Health & Wellbeing

What Causes Low Iron: Everything You Need to Know

Tired Young Woman Fall Asleep Working At Laptop

Iron is a mineral that’s essential for many bodily functions, including the formation of red blood cells and the delivery of oxygen throughout the body. If you have difficulty getting what you need, you may develop iron deficiency anaemia.

If you think you might be at risk of a deficiency, find out what causes low iron and discover tips on how to keep your levels in check.

What Causes Low Iron?

Iron deficiency is when there is not enough iron in the body. The actual iron requirement needed depends on your age and gender. According to the NHS, men aged 19 and over would require 8.7mg per day, while women of the same age need a daily intake of 14.8mg. The body can’t produce iron, so you need to get it from foods or supplements.

This mineral can be found in both animal and plant-based sources. If your diet lacks iron-rich foods, there’s a chance that you may develop a deficiency.

In addition to inadequate iron intake, there are other common causes lead to iron deficiency, including:

1. Poor Iron Absorption

Even if you’re consuming enough iron in your diet, certain factors can affect how well your body absorbs it. Consuming excessive amounts of calcium, or consuming coffee, and tea during meals can also inhibit iron absorption, as the polyphenols can inhibit absorption by up to 90%.

Here’s a tip: try combining iron-rich foods with sources of vitamin C, such as citrus fruits or bell peppers, to improve iron absorption.

2. Blood Loss

Blood loss is a common cause of low iron levels – especially for women during menstruation. If you experience heavy or prolonged menstrual bleeding, you may be at risk of iron deficiency. If you suspect excessive blood loss, consult your GP or a healthcare professional for proper evaluation and treatment.

3. Pregnancy and Breastfeeding

During pregnancy and breastfeeding, your body needs extra iron to support the growth of the baby and the production of breast milk.

If your iron intake is insufficient to meet these increased demands, there’s a chance that you might develop an iron deficiency. It’s important to focus on consuming iron-rich foods and consult with your GP to determine if iron supplementation is necessary for you and your baby.

Which Foods are Rich in Iron?

Iron can be found in a wide range of fresh vegetables and meat, including:

  • Fortified cereal
  • Red meat
  • Chickpeas
  • Liver
  • Oysters
  • Tofu
  • Leaf green, such as spinach and kale
  • Dark chocolate
  • Dried fruits, such as apricots and dates

Foods High In Iron Liver Broccoli Persimmon Apples Nuts Legumes Spinach Pomegranate Top View Flat Lay

Our iron intake relies mainly on our daily diet and supplements, so it’s important to make sure you add these foods to your routine. If you follow a vegan diet, try including alternative sources of iron in your meals, like beans, lentils, fortified cereals and leafy green vegetables.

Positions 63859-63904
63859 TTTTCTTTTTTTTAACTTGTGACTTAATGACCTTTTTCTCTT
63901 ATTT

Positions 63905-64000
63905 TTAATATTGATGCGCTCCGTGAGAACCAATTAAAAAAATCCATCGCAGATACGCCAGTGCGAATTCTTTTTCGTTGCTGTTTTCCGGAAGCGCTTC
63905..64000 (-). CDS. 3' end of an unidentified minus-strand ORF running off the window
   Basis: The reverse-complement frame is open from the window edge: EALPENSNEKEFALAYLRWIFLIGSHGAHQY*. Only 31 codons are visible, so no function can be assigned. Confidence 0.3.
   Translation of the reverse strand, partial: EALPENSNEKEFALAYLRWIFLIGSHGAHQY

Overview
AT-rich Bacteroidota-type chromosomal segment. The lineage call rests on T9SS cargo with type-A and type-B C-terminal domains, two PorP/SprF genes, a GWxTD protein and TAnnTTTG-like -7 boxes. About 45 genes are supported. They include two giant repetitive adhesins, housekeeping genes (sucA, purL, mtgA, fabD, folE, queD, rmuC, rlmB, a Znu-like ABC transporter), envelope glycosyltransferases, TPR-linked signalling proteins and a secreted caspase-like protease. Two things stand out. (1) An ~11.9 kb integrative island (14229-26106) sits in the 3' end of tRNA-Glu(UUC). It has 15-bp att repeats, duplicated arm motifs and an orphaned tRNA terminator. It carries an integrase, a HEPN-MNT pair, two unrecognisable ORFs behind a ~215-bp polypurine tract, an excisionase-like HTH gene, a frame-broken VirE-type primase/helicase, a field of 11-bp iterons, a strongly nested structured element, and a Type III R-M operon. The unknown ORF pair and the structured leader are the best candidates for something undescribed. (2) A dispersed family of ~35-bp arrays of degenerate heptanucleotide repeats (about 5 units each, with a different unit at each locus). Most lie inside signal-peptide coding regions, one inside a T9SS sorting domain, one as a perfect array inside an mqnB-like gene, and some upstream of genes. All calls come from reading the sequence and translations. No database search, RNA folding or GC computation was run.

How to Tell if You Have Low Iron

The most common and widespread nutritional disorder in the world is iron deficiency. According to the World Health Organization (WHO), iron deficiency is thought to affect more than 30% of the world’s population. And it’s more common in women – particularly those of childbearing age due to blood loss during menstruation.

So, how do you know if you’re iron deficient? The following are the common symptoms:

  • Feeling fatigued
  • Pale skin and nail beds
  • Breathing difficulties and a rapid heartbeat
  • Dizziness and headaches
  • Brittle hair and nails
  • Difficulty concentrating
  • Cold hands and feet
  • Mouth ulcers

If you notice these signs or suspect low iron, it’s best to consult with your GP and be mindful of your intake.

How Much Iron Do You Need?

Your daily iron consumption is determined by your age, gender, and overall health. The NHS recommends the following daily intakes:

  • Men aged 19 and over should aim for 8.7mg
  • Women aged 19 to 49 need a slightly higher intake of 14.8mg
  • Women aged 50 and over should aim for 8.7mg
  • Women who continue to have periods after the age of 50 may require the same amount of iron as women aged 19 to 49, which is 14.8mg

If you’re struggling to meet your daily iron intake with your diet, iron supplements could be the helping hand you need. The Garden of Life Vitamin Code Raw Iron Capsules deliver the whole food iron, along with vitamin C to aid in the absorption. Made using non-GMO and organic ingredients, you can rest assured you’re nourishing your body with what you need, and nothing you don’t.

In addition to iron, zinc, calcium, and magnesium play pivotal roles in supporting our overall health and wellbeing. Discover the health benefits of these essential minerals on our blog.

Magnesium, Iron, Zinc and Calcium | What Are They Good For?

Health & Wellbeing

Magnesium, Iron, Zinc and Calcium | What Are They Good For?

Everything you need to know about magnesium, iron, zinc and calcium.

2022-08-02 07:56:44By Every Health

Every Health

Every Health

Every Health